Even with the turbo profile on, the CPU constantly averages around 90 degrees. As for the GPU, it averages around the mid-80s. Furthermore, the chassis heats up real quick and after almost 8-10 mins of gaming, you start to feel the heat in the keys. The laptop delivers smooth performance, but this heating issue just makes games unplayable. Now, that isn’t great, is it?
Also, the ergo lift design and the air exhausts near the hinge do not complement each other. The vents are actually designed to push air away from the screen. But that does not happen and you’ll see that the bottom chin and the lower part of the screen get heated too!
You can opt to play games in the performance or the silent mode, but there you’ll be compromising fps and the laptop runs even hotter in those modes. Also, no matter the type of task that you are doing, the fans are always active. Though you won’t hear them spinning unless in a perfectly silent room.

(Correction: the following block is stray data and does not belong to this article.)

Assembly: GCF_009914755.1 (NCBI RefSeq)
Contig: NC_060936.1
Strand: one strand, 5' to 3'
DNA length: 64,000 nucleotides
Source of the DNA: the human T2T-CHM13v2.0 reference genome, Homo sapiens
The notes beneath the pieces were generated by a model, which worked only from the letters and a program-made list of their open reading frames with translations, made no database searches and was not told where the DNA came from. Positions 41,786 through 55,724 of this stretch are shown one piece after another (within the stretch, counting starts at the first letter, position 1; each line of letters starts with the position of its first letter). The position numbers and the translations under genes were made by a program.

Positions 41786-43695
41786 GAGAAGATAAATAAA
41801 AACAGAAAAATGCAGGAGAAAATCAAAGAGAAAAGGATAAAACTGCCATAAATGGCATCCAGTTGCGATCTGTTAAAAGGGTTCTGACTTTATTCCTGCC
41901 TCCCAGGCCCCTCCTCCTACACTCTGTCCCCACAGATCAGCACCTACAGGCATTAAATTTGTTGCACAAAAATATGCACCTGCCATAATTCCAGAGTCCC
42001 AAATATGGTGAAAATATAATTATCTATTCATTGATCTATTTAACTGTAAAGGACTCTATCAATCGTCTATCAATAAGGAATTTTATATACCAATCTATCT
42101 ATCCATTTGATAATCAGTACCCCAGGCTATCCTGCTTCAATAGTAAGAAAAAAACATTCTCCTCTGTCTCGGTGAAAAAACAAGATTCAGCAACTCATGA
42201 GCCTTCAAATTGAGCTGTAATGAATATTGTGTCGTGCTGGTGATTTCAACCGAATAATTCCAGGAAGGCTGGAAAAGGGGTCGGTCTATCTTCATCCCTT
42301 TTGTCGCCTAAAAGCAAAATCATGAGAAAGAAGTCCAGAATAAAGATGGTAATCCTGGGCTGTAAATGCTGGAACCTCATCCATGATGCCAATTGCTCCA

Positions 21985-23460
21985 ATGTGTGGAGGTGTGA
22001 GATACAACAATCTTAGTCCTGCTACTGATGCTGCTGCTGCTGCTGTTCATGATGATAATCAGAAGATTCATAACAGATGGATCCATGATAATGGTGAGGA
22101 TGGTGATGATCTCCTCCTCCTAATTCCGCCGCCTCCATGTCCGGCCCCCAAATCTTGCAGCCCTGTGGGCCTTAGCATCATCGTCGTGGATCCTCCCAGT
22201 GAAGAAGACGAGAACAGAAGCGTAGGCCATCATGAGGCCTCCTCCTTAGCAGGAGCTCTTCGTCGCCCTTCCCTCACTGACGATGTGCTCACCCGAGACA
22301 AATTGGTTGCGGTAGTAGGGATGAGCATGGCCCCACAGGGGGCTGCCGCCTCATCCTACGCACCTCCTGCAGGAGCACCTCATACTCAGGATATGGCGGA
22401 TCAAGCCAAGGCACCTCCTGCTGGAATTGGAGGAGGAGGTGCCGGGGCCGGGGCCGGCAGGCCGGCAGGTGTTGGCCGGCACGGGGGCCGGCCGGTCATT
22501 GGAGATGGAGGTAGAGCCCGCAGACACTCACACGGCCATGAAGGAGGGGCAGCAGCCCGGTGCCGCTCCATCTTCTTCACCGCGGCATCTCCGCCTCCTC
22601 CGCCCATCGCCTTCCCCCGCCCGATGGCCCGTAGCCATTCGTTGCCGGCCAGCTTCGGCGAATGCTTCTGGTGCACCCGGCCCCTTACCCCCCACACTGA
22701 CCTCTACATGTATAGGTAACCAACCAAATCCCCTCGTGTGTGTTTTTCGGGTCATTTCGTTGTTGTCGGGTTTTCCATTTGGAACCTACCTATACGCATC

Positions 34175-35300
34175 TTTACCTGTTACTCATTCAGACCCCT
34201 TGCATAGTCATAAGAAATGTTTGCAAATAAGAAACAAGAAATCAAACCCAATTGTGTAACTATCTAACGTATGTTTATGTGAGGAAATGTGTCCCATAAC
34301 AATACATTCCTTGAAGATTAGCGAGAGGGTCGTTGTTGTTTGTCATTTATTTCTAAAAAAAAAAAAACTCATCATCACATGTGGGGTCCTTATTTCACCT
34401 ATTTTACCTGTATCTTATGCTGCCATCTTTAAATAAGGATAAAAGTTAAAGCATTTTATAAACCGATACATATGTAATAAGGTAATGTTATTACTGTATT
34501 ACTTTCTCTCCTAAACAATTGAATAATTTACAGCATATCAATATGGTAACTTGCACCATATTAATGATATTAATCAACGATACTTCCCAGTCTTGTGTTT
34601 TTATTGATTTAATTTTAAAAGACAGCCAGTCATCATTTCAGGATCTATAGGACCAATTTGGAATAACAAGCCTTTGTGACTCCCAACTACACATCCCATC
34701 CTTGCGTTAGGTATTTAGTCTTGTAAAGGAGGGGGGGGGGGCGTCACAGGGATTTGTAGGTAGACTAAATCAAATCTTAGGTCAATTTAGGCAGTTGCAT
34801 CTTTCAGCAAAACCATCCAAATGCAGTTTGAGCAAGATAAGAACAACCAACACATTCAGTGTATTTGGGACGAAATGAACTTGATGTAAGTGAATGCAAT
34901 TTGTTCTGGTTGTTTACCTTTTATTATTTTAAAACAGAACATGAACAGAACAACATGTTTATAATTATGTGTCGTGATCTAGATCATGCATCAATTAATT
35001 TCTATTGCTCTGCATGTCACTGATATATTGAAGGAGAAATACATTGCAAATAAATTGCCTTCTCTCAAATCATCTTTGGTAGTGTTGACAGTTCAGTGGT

These heating issues occur when the laptop performs demanding tasks or while playing games. You won’t have to suffer through them while doing your everyday task. However, with a gaming ultrabook, one expects to play games and the G14 quite frankly cannot handle the heat.
The ROG Zephyrus G14 may not come with a high 144Hz refresh rate or a more color-accurate panel, but it does pack in a capable processor and is super portable. Compared to its competitors, the performance of the AMD Ryzen processor is very good. However, the heating issue is a major downside. One demanding task and you struggle to find a cold spot on the keyboard.
So, for a laptop labeled as a gaming ultrabook, you won’t be able to do too much gaming due to its heating issues. But, the laptop still reigns in its own niche 14-inch market. Heating issue aside, you’ll probably not get a better laptop, performance-wise in this segment.
However, If you are not looking for a gaming or using demanding tools, then my suggestion for you would be to go for the likes of Dell XPS 13 or Asus ZenBook.